Thirty (iii)

“There are flows of resources – which I generally think of as time, money and materials. That definition of marketing you referenced Michelle means that we work out what the market wants or might want, and what we can deliver, and then plan to exchange products and services for money. Reciprocal flows. For example, the product flows out and the money flows in. And we hope to keep that up.

“And that’s where another kind of flow comes in, to do with reputation Yvonne. After all, without a decent reputation we can’t hope to keep those sales up. I’m talking about influence flows. Influence goes around comes around.”

“Yes!” John got our attention. “Of course, data, information and knowledge flow. I meant to say that. And when they do so usefully, which we now think of as when someone changes what they’d have thought or done otherwise, that’s influence.”

“That’s really interesting,” said Michelle. “So some influence flows through my department, some through the separate discipline of public relations,” (I couldn’t work out whether the emphasis was sarcastic or respectful towards Yvonne but I had my suspicion) “and some through IT.”

“And…?” challenged Saket. Given the silence, he continued. “And there’s influence flowing in the actions of customer service, procurement, logistics, HR, sales. In fact, in everything. There’s influence in everything an organization does, and sometimes in what it does not do. Let me read you something.”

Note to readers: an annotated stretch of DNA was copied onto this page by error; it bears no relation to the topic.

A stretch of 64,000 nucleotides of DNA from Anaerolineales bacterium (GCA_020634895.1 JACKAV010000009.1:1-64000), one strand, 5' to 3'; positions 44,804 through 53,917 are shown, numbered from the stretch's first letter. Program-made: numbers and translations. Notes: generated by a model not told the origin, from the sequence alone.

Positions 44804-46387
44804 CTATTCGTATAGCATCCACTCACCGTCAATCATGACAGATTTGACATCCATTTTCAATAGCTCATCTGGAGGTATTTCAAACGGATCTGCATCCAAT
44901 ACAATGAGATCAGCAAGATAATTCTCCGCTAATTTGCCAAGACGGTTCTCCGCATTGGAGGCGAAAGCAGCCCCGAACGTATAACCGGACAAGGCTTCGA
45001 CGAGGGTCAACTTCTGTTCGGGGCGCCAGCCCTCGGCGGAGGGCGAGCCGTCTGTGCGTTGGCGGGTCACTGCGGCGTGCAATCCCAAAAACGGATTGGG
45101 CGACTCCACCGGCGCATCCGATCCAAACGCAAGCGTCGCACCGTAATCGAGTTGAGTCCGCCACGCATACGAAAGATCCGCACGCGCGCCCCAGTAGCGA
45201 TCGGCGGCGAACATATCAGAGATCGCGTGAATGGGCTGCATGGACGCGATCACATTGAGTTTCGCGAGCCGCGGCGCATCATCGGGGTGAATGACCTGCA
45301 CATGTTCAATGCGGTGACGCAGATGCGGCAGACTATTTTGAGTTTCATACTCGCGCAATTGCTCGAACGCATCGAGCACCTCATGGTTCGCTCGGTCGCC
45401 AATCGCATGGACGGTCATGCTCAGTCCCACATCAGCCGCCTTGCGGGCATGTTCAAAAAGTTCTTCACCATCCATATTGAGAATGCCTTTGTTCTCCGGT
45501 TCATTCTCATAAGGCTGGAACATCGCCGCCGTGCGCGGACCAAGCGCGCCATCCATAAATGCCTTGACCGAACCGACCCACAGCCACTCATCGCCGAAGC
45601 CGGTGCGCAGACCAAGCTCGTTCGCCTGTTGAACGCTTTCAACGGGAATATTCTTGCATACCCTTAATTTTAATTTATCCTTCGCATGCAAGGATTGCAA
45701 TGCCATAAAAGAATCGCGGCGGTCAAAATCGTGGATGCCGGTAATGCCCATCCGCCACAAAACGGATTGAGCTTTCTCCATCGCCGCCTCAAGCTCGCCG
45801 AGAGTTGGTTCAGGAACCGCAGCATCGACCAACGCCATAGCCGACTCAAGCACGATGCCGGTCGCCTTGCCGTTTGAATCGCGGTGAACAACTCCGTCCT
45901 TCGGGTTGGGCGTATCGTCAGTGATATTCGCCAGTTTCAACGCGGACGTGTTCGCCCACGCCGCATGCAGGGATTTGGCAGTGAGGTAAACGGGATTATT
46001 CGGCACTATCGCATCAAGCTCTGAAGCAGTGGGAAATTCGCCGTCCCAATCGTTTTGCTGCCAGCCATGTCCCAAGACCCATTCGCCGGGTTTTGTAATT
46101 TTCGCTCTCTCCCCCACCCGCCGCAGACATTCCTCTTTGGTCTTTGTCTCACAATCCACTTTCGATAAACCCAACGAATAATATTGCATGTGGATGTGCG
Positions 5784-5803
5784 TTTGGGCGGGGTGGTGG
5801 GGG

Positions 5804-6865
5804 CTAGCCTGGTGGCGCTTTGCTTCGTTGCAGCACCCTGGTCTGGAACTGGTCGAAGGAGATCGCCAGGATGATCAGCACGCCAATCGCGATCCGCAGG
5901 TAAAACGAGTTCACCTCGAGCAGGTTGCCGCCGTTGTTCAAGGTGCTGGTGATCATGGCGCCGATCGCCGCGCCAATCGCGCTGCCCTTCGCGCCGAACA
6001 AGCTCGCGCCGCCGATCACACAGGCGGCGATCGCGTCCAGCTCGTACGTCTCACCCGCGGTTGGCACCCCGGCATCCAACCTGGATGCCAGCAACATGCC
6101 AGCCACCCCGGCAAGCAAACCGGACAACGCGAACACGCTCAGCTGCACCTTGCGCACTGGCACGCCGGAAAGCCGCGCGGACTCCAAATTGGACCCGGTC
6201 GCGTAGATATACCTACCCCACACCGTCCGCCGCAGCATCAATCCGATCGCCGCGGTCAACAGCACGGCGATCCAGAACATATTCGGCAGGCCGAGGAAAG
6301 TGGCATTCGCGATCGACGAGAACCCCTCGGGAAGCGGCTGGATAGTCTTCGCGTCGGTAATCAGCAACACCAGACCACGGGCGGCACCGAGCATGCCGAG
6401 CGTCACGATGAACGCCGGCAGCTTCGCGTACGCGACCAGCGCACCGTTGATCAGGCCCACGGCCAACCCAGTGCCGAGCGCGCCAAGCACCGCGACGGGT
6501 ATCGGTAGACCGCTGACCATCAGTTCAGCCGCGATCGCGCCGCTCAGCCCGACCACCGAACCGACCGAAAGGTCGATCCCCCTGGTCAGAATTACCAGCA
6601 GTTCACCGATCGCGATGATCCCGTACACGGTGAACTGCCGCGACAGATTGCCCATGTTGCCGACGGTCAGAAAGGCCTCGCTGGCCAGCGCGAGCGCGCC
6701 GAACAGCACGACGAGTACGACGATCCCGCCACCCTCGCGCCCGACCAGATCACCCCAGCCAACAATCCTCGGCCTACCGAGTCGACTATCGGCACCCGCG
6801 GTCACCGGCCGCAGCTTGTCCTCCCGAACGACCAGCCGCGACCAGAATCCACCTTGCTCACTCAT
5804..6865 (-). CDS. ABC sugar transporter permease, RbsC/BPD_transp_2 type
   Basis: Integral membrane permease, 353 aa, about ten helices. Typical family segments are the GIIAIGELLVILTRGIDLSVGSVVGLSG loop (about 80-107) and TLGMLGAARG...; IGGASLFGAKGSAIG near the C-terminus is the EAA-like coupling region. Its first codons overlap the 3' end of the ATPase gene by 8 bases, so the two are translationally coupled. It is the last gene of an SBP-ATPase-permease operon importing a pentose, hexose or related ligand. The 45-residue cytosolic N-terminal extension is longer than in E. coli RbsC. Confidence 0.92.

It was Saket’s turn to find something on his computer.

“Reputation management does not actually mean managing reputation, and brand management does not actually mean managing a brand. They mean actively attending to the business of influencing and being influenced such that the resultant beliefs or opinions held about us and our products are conducive to our achieving organizational objectives.”

“When you say it like that,” said Michelle, “it really puts the customer on a pedestal for sure.”

“There’s no such thing as ‘for sure’. That’s the only sure thing I do know. A Beautiful Mind, 2001.”

After a few seconds of adjusting to Saket’s movie speak, Michelle asked him to explain.

“Well, maybe this whole so-called ‘customer-centric’ way of thinking is an over simplification. The quote I just read out didn’t reference the customer. It didn’t put the customer ahead of employees past, present and future, or suppliers or partners or shareholders, past, present and future. Or the general public interest. Or the planet. All stakeholders matter, and to put one consistently ahead of all the others sounds increasingly stupid to me. It doesn’t appear to recognize the complexities of the world we live in.”

My conversation with Dom about complexity crashed back into my mind, and I had a feeling of clarity, even if I couldn’t actually articulate it. One thing I did know is that I’d had about as much mental stimulation as I could cope with on one call, and I directed the remainder of the call to planning the away day.

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